The new animated movie "Kubo and the Two Strings" is visually stunning from beginning to end. It raises animation to another plane as the Chinese film "Crouching Tiger, Hidden Dragon" ('01) did for Samurai action odyssey films. Travis Knight (b. Amer '73) is an award winning animator making his directorial debut with this animated work of art set in Japanese folklore. Knight can come out from under his father's shadow, Phil Knight (Chairman, Nike, Inc. Founder.) Travis' use of origami, stop action puppetry & animation is very appealing. It makes a sappy "Circle of Life" story with campy comic relief into a film that will win the hearts of young & old alike. (And, an Oscar nom for best animated feature.) Parents be warned, some scenes may be to frightening for young children. The opening tempest is harrowing. The tzunami hurls a lone woman against boulders leaving her marooned onshore. She is alerted to an infant's wailing & desperately crawls towards a bundled baby. The story picks years later, Kubo is now a young boy with an eye patch, He loving tends to his catatonic mother. Kubo has magical skills for creating oragami figures and a garrulous gift for gab. He's a revered raconteur for the local villagers. It appears there is magical powers found in other sources. Evil also lurks in the lecherous hands of his eery aunts and evil grandfather determined to take Kubo's remaining eye. When they find Kubo he flees on a mystifying odyssesey that is fraught with both magnificient & frightening images. Matthew McConaughey & Charlize Theron voice Kubo's faithful traveling companions. Both actors are off-key & the heavy handed moralizing towards the end weighs down visual feats of the feature. "Kubo and the Two Strings" imagery left me speechless. Perhaps the movie would be better served, viewed without words.
Friday, August 26, 2016
The NY Int'l Fringe Festival will wind down this Sunday, August 28th. Now in it's 20th year, the Festival began on August 5th. It will present 200 emerging theater & dance companies in various venues throughout the city. Fringe is under the direction of Elena Holy, a past Tony nominator & inductee to the Indie Theater Hall of Fame ('15.) Past alumni include Bradley Coopery & Mindy Kalin. Last night, HELD, was held at the Drom, an attractive & accessible, brick walled nightclub. The cast of 3 actors were all strikingly handsome & delivered earnest performances. All are alumni of my alma mater UW-Madison. Meghan Rose, the composer/producer & pianist also hails from UW-Madison. Her songwriting & arranging for pinao/cello & bass showed great promise as a rising composer for musical theater. The standout in the for her exceptional singing voice and credible portrayal of a female warrior wa Katie Bakalars as Mera. Mera amply portrayed the battle ready, protector of their flourishing land. The standout numbers were "Waking & Dreaming" sung in 3 part harmony along with lovely port a bras that added an ephemeral elegance and "Time to Think; Mera's solo. The cello & bass music underscoring the lyrics was outstanding. The minimal set and effective lighting served to impart a fantasy world. However, the phantasmal storyline was problematic. The 3 actors; undying friends since childhood grow into a love triangle that rang awry. Trapped in a mystifying purgatory, they fervently endeavor to seek their escape. The 1 act cleverly travels back in time revealing their interwoven bonds leading back to their shackled predicament & fugue state. HELD reached too far in its simple premise. The plot was a moldy mix of playdoh combing fragments of "Hunger Games," Plato, Disney Princess and the long running off-Bwy "Fantastixs." Perhaps, the play would play to an intended young audience if pared down. But, HELD should prove a launching pad for its talented cast and most assuredly for its composer.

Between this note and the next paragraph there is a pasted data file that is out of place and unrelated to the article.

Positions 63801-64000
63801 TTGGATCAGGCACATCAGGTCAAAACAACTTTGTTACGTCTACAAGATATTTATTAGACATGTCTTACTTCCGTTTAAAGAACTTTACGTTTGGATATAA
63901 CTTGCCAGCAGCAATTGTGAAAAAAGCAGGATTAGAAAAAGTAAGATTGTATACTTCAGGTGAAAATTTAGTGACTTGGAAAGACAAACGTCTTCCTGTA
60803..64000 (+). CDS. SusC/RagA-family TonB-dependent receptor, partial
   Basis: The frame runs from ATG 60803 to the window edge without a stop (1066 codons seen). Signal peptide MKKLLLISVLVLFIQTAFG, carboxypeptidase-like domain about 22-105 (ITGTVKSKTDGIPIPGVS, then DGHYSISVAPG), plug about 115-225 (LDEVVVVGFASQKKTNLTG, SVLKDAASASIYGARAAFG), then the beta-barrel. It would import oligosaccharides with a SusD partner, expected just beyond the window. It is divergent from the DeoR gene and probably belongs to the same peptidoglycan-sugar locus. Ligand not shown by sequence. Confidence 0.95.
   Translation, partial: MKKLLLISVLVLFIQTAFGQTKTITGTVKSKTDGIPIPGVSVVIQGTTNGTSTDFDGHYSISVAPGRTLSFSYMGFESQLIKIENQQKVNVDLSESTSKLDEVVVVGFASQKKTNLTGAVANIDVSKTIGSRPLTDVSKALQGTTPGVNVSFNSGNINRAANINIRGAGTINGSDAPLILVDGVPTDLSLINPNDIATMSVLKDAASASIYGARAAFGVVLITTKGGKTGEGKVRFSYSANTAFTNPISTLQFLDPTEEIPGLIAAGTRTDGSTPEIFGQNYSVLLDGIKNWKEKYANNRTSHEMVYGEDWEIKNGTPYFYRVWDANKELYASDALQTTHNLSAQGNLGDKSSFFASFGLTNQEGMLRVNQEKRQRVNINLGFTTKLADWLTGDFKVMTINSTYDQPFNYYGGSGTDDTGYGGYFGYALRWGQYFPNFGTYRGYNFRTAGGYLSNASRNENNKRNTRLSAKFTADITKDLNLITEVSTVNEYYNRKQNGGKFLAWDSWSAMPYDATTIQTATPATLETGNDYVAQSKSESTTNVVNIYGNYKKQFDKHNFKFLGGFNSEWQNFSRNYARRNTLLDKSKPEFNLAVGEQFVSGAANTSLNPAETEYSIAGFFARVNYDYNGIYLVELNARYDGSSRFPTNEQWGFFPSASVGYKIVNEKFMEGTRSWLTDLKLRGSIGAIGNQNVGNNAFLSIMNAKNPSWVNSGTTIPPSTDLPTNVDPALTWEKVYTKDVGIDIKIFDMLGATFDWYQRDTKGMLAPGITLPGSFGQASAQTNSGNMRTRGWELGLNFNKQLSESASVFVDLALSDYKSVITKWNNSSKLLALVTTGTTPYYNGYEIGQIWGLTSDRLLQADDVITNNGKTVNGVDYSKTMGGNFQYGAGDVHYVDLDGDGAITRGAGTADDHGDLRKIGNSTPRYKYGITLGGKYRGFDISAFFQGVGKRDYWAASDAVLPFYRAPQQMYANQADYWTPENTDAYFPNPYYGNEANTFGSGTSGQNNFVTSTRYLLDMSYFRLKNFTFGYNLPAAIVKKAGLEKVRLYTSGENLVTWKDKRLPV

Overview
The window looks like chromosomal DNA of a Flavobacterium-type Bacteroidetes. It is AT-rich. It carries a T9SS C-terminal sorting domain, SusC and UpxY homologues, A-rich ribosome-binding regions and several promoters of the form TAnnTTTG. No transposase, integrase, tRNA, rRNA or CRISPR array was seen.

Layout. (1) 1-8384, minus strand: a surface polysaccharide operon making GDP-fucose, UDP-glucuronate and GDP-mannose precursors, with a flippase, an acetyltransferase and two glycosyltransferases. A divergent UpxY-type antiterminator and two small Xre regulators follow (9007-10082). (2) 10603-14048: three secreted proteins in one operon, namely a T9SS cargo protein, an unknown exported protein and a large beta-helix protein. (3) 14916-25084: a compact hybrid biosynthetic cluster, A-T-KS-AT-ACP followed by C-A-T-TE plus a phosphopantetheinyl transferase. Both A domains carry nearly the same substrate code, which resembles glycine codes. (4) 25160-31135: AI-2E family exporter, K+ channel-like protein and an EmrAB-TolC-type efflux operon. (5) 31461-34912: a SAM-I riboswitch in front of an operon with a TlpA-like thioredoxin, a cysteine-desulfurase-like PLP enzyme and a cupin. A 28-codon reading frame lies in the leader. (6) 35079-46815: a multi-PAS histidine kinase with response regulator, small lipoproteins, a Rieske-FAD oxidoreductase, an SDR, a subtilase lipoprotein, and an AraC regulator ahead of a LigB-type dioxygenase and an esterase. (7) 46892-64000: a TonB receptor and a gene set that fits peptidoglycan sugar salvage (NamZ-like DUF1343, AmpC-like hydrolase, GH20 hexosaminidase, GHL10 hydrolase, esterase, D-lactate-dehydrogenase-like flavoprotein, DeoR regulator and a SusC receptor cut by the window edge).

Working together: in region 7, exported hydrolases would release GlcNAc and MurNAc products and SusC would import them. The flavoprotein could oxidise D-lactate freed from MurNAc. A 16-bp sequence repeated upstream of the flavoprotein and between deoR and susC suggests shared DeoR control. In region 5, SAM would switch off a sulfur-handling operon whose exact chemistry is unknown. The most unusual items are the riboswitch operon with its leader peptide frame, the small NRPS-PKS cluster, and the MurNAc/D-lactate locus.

Wednesday, August 24, 2016
Dir/screenwriter of doc & feature films, Werner Herzog (b. Germany 1943) is considered amongst the greatest figures of "New German Cinema." He's received numerous honors and accolades. Francois Truffaut called him "the most important living director" and Time Mag ('09) named him 1 of the 100 most important people in the world. His recent doc"Lo and Behold" about the origins, present & future of the internet received its title from the 1st internet transmission. It was L O (oops G didn't make it) for Login & voila, Lo and Behold the internet was established. (Did you get that Watson?) The opening of the movie takes us through the sacred halls of UCLA "ground zero" where in 1969 the biggest revolution in human evolution was born. Scientists sent a transmission to Standford Univ while on the phone - just to insure the message was received. The date which most have forgotten (or never knew) was 10/29/69 at 10:30PM. Scientist/engineers Robert Kahn & Vint Cerf are the co-creators of what is known as the internet & it will be known to infinity and beyond; beyond all imagination. (Both men received the Medal of Freedom '015.) The subject matter for this doc is exceptionally fascinating, at least to those born before the 1980's. It's unfathomable to have conceived the omnipotent powers that now impact our daily lives in countless ways. In fact, there is no way our society could function with a malfunction of the internet. Yet, we have become utterly vulnerable. The internet is a double edged sword of ubiquitous service and utter cruelty & destruction. The internet has become essential in our lives in such a short time frame as individuals and as a functioning society. The passion & good humor of the scientists interviewed was infectious. Although there were a few whose lectures with formulaic equations put me to sleep. In fact, Herzog broke the film into 10 parts. I slept through 4-8 - so the movie couldn't have been all that great. There were wackos who want us to know that sickness from all the radiation emanating is not psychosymatic and that addiction to gaming is a disease. Most captivating were the conjectures by these erudite people of science as to the future. It's probable that artificial intelligence will permit us to tweet our thoughts. The universality of human thought crosses language and research into the brain may uncover methods of untapped telepathy. One astrophysicist conjectured that the companionship of robots over humans, which seems horrific may be considered the norm. Herzog's "Log and Behold" was enlightening but still felt old.